The family matriarch and celebrated philanthropist was open to all faiths, religious leaders here have said.
FILE – In this Tuesday, Nov. 6, 2012, file photo, Sarah Obama, center, step-grandmother of then U.S. President Barack Obama, walks back to her house after speaking to the media in the garden of her home in the village of Kogelo, western Kenya. Sarah Obama, the matriarch of Barack Obama’s Kenyan family, has died, relatives and officials confirmed Monday, March 29, 2021 but did not disclose the cause of death. She was at least 99 years old. (AP Photo/Ben Curtis, File)March 29, 2021By Fredrick NzwiliShareTweetShare
NAIROBI, Kenya (RNS) — Sarah Onyango Obama, the step-grandmother of former U.S. President Barack Obama, died Monday (March 29) at the age of 99, only 23 days away from her 100th birthday. The family matriarch and celebrated philanthropist was a Muslim but open to all faiths, religious leaders here have said.
“I had visited her several times in Kogelo. She was always open to us and encouraged the faiths to work for peace and unity. Although she was a Muslim, she was very welcoming,” said the Rev. Joachim Omollo, a Roman Catholic priest in the archdiocese of Kisumu where she lived all her life. Despite not having formal schooling herself or being able to read, the cleric said Mrs. Obama had a vision to educate and feed the less fortunate children in society.
Fondly known as Mama Sarah, she suffered a stroke in September and died while undergoing treatment at the Jaramogi Oginga Odinga Teaching and Referral Hospital in the lakeside city of Kisumu. She was the last living grandparent of former President Obama.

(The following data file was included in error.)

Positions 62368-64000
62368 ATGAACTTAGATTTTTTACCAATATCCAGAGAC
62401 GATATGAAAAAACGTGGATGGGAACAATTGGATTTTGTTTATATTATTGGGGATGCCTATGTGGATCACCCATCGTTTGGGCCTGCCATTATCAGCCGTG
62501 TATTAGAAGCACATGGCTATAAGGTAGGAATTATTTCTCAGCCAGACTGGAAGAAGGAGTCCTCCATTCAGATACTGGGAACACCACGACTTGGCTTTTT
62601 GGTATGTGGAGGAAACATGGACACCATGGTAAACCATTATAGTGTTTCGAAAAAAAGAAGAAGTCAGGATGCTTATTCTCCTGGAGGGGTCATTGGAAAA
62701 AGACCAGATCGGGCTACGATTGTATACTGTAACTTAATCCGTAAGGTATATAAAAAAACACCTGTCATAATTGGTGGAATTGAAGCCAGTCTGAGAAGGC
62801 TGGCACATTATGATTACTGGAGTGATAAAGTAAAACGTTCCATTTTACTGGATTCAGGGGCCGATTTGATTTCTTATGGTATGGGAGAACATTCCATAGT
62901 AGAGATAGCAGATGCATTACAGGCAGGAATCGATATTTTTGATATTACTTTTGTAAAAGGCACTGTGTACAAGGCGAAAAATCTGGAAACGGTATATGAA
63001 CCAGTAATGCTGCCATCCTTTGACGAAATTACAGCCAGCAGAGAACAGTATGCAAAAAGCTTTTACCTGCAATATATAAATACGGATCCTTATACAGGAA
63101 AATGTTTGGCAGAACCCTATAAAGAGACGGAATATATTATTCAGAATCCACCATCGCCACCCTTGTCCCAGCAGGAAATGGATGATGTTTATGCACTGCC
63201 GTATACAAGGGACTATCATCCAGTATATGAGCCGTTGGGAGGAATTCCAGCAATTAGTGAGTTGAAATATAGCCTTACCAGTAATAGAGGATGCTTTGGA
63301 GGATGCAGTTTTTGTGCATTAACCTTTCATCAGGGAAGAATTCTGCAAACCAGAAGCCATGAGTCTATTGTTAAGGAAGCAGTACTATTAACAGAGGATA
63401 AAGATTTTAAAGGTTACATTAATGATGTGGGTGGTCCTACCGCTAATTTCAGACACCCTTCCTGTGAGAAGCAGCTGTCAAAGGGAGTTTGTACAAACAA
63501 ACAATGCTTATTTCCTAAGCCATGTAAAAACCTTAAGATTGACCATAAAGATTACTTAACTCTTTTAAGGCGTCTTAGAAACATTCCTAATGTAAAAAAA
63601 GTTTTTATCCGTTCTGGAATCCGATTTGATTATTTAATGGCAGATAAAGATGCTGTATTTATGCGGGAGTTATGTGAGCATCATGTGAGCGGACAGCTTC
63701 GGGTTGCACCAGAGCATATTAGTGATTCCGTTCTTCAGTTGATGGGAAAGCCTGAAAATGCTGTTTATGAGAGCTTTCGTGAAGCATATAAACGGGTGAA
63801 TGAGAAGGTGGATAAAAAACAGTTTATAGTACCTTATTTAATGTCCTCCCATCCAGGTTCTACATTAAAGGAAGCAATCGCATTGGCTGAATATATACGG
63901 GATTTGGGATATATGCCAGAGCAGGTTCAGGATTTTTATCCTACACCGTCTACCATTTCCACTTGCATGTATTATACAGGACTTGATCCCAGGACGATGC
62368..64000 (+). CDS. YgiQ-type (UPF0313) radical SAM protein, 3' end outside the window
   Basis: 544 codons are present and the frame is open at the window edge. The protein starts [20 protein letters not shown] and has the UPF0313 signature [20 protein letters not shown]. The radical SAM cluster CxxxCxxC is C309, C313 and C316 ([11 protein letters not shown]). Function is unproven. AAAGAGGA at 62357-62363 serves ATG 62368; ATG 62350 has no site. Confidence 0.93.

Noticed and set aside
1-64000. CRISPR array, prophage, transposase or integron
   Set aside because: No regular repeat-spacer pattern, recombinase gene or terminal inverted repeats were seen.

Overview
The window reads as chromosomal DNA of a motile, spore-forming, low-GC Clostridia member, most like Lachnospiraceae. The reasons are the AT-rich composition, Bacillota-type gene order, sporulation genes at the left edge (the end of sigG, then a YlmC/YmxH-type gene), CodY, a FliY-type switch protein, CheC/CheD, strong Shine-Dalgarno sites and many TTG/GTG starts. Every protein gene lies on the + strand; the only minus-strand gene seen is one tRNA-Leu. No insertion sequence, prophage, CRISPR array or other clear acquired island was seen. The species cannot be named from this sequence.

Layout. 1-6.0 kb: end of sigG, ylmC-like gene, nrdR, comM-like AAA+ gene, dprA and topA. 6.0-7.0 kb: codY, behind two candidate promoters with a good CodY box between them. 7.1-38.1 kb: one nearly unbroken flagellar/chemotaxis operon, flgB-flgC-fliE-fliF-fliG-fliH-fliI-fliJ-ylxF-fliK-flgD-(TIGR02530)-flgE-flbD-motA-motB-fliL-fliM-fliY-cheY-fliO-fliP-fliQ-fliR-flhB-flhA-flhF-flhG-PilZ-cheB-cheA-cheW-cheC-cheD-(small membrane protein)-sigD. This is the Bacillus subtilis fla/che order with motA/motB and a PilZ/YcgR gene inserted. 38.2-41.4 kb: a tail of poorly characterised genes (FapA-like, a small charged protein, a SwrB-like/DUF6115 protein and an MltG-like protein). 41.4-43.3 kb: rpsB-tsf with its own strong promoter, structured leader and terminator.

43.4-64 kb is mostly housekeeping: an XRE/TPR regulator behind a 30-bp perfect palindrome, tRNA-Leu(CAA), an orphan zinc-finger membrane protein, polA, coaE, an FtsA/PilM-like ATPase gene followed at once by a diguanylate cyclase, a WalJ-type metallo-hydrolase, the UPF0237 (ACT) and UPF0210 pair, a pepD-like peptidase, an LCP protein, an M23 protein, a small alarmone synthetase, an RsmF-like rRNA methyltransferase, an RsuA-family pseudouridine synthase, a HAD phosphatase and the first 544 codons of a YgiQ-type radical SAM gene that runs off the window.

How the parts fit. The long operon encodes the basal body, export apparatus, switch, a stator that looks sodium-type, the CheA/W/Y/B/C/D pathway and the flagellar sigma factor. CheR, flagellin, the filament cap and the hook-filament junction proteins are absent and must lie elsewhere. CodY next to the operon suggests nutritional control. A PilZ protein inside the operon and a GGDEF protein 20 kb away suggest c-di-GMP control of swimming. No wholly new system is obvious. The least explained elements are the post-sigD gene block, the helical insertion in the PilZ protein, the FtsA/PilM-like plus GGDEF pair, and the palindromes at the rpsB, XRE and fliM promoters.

“My family and I are mourning the loss of our beloved grandmother,” the former president tweeted along with a younger picture of himself with Mrs. Obama. “We will miss her dearly, but we’ll celebrate with gratitude her long and remarkable life.
Sheikh Musa Ismail Haji, the chairman of Kisumu Muslim Association, said Mrs. Obama, the third wife of President Obama’s paternal grandfather, will be buried tomorrow morning (March 30) according to Muslim rites.
“She did not die of COVID-19 related issues. We want to clarify that she has been ailing for some time,” Haji told journalists. This had followed speculations after some people were seen disinfecting a ward and a room where the body had been kept in the hospital.
Kenya’s president, Uhuru Kenyatta, mourned Mrs. Obama as an icon of family values and a philanthropist.
“We have lost a strong virtuous woman. A matriarch who held together the Obama family,” said Kenyatta. “She was a loving and celebrated philanthropist who graciously shared the little she had with the less fortunate.”
From her home in Nyang’oma Kogelo in Siaya County, Mrs. Obama carried out charity work, helping feed and educate hundreds of orphans. She also took care of widows through the California-headquartered Mama Sarah Obama Foundation. Through a non-governmental organization known as the Safeguard Orphans and Widows Organization (SAWO), she supported groups mainly of women and children orphaned by HIV and AIDS.
Her Sarah Obama Community Library recently went digital and partnered with Worldreader to deliver 7,000 e-books to the rural area.
Mrs. Obama became famous in 2006 after President Obama, then a U.S. senator for the state of Illinois and celebrity in Kenya, visited her in her rural home. During his second visit to Kenya as a sitting U.S. president, Obama met her in Nairobi. He later visited again during the summer of 2018. Obama’s election sent hundreds of tourists to her home village.
During 2008 election campaigns, Mrs. Obama defended President Obama against allegations that he was a Muslim and was born in Kenya, according to the BBC.
Mrs. Obama was born in 1922 in a village near Lake Victoria.